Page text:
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## 2 monomial representations

As a first question, one might wonder which kind of polynomial (and, consequently, monomial) representation is best suited for GB computations. Although there are several alternatives to choose from (e.g., distributive/recursive, sparse/dense), it is generally agreed upon that efficiency considerations lead to only one real choice: a dense distributive representation. That is, a polynomial is stored as a sequence of terms where each term consists of a coefficient and an array of exponents which encodes the respective monomial. With such a representation, one has not only very efficient access to the leading monomial of a polynomial (which is the most frequently needed part of a polynomial during GB computations), but also to the single (exponent) values of a monomial.

Now, what type should the exponent values have? Efficiency considerations lead again to only one realistic choice, namely to fixed-length integers whose size is smaller or equal to the size of a machine word. While assuring the most generality, operations on and representations of arbitrary-length exponent values usually incur an intolerable slow-down of GB computations. Of course, a fixed-length exponent size restricts the range of representable exponent values. However, exponent bound restrictions are usually not very critical for GB computations: on the one hand, the (worst case) complexity of GB computations grows exponentially with the degree of the input polynomials, i.e., large exponents usually make a problem practically uncomputable. On the other hand, checks on bounds of the exponent values can be realized by degree bound checks in the outer loops of the GB computation (e.g., during the S-pair selection) which makes exponent value checks in subsequent monomial operations unnecessary.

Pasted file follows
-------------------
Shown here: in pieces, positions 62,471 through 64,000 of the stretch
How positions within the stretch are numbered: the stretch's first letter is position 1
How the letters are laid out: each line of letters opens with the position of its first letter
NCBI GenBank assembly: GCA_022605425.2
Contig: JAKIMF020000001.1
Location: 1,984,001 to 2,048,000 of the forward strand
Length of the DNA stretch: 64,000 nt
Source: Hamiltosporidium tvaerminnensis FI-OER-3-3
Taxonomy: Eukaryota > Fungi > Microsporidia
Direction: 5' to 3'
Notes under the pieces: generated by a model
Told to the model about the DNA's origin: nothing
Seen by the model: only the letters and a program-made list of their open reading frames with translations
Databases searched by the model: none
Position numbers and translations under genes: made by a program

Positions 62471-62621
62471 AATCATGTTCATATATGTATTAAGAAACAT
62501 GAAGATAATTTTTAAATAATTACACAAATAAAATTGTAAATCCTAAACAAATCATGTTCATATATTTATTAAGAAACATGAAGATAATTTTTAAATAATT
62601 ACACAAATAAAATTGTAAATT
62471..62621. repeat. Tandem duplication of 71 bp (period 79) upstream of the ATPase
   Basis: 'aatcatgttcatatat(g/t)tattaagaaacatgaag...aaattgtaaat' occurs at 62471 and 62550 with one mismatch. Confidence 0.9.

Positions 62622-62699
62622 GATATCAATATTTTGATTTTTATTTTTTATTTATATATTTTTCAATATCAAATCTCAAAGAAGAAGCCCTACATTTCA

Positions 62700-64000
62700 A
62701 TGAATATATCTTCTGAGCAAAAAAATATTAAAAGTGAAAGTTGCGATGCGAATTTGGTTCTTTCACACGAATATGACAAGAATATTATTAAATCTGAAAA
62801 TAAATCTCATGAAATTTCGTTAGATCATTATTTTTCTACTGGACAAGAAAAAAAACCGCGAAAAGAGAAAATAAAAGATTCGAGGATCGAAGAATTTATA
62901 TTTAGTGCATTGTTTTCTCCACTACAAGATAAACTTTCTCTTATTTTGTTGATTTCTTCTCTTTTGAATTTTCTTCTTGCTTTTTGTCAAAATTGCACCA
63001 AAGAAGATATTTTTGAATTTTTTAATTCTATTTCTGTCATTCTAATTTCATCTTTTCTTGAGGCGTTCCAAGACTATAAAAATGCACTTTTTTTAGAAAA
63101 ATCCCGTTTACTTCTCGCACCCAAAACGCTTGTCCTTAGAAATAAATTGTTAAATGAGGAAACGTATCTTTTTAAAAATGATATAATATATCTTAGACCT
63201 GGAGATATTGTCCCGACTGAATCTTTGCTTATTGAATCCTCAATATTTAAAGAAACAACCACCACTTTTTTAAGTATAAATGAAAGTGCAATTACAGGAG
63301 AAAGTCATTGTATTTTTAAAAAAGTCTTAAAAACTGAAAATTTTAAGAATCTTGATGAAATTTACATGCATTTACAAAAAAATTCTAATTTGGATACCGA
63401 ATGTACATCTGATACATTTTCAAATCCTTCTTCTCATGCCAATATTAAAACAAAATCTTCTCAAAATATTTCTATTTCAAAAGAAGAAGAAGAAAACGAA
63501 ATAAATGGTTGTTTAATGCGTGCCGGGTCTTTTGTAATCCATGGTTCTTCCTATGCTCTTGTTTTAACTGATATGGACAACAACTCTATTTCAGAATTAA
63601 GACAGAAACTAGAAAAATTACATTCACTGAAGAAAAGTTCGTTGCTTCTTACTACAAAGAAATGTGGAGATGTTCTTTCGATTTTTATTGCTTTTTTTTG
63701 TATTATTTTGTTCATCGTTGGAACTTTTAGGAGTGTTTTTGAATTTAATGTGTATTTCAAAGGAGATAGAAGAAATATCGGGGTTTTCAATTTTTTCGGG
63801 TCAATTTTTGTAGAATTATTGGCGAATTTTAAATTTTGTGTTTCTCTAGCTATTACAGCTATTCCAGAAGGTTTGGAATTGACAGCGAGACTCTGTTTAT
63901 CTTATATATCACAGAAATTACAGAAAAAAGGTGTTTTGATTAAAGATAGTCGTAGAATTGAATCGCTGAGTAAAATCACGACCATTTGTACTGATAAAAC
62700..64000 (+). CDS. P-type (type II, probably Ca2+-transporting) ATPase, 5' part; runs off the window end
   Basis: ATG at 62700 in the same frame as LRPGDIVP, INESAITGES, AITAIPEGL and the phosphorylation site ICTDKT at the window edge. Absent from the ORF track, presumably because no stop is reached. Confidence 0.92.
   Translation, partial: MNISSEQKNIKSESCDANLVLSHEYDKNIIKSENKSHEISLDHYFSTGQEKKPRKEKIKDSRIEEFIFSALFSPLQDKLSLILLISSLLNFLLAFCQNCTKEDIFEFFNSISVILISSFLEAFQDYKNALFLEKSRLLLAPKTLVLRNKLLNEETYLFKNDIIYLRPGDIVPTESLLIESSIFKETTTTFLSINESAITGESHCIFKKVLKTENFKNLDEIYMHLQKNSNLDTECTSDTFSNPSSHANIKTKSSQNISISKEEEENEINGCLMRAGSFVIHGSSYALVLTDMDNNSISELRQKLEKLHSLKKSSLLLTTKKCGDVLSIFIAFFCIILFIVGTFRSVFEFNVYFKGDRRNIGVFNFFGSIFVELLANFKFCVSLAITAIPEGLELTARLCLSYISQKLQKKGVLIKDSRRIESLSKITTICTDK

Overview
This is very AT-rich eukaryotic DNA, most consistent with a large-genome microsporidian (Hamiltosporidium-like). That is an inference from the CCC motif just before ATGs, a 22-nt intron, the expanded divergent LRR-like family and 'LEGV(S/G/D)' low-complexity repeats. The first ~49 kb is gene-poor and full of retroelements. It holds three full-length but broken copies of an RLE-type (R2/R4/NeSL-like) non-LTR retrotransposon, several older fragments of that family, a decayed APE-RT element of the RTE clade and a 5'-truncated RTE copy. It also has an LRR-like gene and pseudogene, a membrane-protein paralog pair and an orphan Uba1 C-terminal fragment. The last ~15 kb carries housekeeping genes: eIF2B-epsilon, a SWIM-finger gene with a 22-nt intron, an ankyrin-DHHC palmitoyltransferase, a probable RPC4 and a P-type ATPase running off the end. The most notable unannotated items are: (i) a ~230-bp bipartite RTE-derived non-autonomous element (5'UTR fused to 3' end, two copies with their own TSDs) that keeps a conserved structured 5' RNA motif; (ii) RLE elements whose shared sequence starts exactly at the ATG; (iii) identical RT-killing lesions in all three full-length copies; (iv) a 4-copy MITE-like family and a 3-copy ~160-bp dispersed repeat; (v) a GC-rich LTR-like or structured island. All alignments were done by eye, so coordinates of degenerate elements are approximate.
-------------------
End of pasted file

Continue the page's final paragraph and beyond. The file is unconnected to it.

Furthermore, the degree of a monomial is so often needed during GB computations, that, as experience has shown, it is advantageous to add an additional degree field to the monomial data structure.

As an illustration, and for later reference, we show below SINGULAR's internal Term_t data structure:

struct  Term_t
{
Term_t*     next;
void*       coef;
long        order;
Exponent_t  exp[1];
};
Following the arguments outlined above, a SINGULAR polynomial is represented as a linked list of terms, where each term consists of a coefficient (implemented as a hidden type: could be a pointer or a long) and a monomial. A monomial is represented by its exponent vector, together with its degree field (order). The data type of the exponent values (Exponent_t) can be set at configuration time with the restriction that it must be an integer type whose size is a multiple of the word size of the used machine. The size of the Term_t structure is dynamically set at run-time, depending on the number of variables in the current polynomial ring.

Based on a monomial representation like SINGULAR's, the basic monomial operations are ``traditionally'' implemented by straightforward realizations of their definitions. Only monomial additions need also to update the order field of the result monomial, which is simply accomplished by adding the degree values of the operands (since the values of the order-field are additive).

Next: 3 Vectorized monomial operations Up: 2 Basic monomial operations Previous: 1 monomial operations
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